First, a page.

Thursday, April 6th 2017
The collaboration between the U.S. Information Service in Santo Domingo (USIS/Santo Domingo) and the Army’s 1st Psychological Warfare Battalion during this period was a classic case of successful interagency cooperation in a crisis situation.
Title: Teamwork in Santo Domingo
Author: Bert H. Cooper, Jr.Read More
Monday, October 10th 2016
“The executive branch is neither equipped nor structured to combat influence operations from cyberspace. Unity of effort is lacking or nonexistent, and disparate efforts are scattered across multiple departments and agencies. This allows adversaries to outmaneuver and outpace slow, lumbering government bureaucracy and push their preferred narrative at lightning speed.”
Sunday, October 9th 2016
In September, 2016, the Brent Scowcroft Center on International Security of the Atlantic Council published a report The Future of the Army: Today, Tomorrow, and the Day after Tomorrow by retired Army Lieutenant General David Barno and Nora Bensahel, Distinguished Scholar-in-Residence at American University’s School of International Service.
The two bluntly assessed national security challenges in the near, medium, and long term. Shaping the Army and its overseas basing and logistics postures to meet these challenges will no doubt require substantial collaboration with the Department of State.
There are, however, no mentions of “diplomacy,” “diplomatic,” “public affairs,” “public relations,” or “civil affairs” in the report.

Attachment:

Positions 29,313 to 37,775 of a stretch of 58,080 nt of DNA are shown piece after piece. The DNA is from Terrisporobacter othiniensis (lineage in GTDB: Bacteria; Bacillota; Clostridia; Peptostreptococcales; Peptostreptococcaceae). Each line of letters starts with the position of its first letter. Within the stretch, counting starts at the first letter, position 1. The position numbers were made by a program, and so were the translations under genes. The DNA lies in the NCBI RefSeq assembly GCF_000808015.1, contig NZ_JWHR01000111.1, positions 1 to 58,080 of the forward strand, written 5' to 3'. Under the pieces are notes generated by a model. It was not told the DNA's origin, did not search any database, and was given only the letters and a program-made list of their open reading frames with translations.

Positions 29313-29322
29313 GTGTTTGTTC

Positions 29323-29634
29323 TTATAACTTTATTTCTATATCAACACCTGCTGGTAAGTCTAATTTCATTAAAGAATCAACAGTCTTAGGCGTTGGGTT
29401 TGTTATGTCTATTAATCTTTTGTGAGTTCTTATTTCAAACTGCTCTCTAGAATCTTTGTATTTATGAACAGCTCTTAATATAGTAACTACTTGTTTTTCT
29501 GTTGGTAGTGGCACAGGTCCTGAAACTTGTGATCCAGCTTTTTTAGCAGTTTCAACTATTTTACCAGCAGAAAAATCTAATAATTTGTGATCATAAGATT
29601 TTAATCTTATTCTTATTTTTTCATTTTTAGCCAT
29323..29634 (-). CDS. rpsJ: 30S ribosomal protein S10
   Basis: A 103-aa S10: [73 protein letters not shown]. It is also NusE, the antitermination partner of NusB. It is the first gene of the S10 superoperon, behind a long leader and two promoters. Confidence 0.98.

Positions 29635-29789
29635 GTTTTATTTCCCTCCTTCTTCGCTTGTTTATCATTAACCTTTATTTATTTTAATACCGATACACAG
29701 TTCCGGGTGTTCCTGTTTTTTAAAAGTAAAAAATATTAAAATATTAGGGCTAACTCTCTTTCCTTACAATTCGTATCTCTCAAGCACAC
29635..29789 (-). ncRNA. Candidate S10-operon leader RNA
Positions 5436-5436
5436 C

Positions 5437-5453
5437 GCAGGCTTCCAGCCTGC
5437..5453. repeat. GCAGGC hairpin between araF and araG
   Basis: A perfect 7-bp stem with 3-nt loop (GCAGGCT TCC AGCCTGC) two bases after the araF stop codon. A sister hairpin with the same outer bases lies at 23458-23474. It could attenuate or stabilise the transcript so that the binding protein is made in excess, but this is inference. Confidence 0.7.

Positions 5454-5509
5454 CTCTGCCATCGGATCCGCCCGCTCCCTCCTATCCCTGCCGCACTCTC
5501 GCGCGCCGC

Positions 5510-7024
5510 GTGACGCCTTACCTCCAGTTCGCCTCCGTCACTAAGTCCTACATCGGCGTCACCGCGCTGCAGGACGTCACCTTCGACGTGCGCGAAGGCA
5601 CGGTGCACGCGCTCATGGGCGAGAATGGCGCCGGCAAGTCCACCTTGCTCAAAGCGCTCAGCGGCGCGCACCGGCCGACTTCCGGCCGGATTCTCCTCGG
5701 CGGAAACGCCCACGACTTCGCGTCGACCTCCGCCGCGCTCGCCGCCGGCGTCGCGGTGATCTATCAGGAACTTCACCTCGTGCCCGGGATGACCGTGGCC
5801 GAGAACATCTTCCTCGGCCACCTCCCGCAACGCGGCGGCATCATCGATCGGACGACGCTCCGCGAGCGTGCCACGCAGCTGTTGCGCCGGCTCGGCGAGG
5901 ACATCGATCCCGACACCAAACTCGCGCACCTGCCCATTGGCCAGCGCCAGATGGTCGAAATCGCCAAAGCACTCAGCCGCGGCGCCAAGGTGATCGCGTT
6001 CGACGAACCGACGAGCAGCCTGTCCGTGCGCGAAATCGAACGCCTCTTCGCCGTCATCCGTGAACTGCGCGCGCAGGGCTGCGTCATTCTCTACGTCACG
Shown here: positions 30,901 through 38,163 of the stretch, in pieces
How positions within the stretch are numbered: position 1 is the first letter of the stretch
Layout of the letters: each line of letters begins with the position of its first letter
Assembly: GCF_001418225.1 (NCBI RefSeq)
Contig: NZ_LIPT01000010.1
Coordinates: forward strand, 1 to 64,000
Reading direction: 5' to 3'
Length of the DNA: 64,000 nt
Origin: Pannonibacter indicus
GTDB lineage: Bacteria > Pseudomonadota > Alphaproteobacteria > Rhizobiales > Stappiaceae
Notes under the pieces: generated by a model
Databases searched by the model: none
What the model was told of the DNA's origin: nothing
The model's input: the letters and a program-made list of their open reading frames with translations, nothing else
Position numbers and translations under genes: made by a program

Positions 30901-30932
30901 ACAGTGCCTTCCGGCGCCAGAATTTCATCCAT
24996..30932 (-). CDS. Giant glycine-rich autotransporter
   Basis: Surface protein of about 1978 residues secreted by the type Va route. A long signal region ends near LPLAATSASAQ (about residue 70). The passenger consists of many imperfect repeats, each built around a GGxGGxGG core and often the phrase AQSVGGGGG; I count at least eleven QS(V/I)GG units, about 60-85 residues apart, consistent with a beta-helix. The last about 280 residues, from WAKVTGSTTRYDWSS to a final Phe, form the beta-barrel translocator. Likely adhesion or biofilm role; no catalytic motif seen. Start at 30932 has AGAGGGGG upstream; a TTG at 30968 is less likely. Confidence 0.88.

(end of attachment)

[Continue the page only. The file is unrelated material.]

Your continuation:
Neither are there mentions of “information operations,” “international development,” “disinformation,” “propaganda,” or “stabilization.” There is a single glancing mention of “interagency.”Read More
Wednesday, September 21st 2016
“This study explains how one part-time interagency committee established in the 1980s to counter Soviet disinformation effectively accomplished its mission. Interagency committees are commonly criticized as ineffective, but the Active Measures Working Group is a notable exception. The group successfully established and executed U.S. policy on responding to Soviet disinformation.”
Saturday, July 2nd 2016
If I may generalize from my Foreign Service experience with the military services, what commanders want most from an American embassy is local knowledge, be it political, governmental, economic, informational, cultural, or social. Units deployed to foreign countries surely bring capacity and expertise, and their intelligence, plans, and civil affairs officers are quick studies, but commanders well understand that their operations need the kind of local knowledge that embassies and consulates command. They expect that knowledge from Foreign Service Officers. They are usually surprised – and gratified -- to learn that knowledge and advice also come from expert local staff.
It has been my experience, too, that commands especially appreciate the knowledge provided by Public Diplomacy officers and their local staff. Public Diplomacy officers have a mix of contacts from all walks of life. They focus on society, culture, the media, faith, education, and opinion-forming institutions. Reading editorials, meeting students, and monitoring social media are all ways Public Diplomacy officers feel the pulse of a society.Read More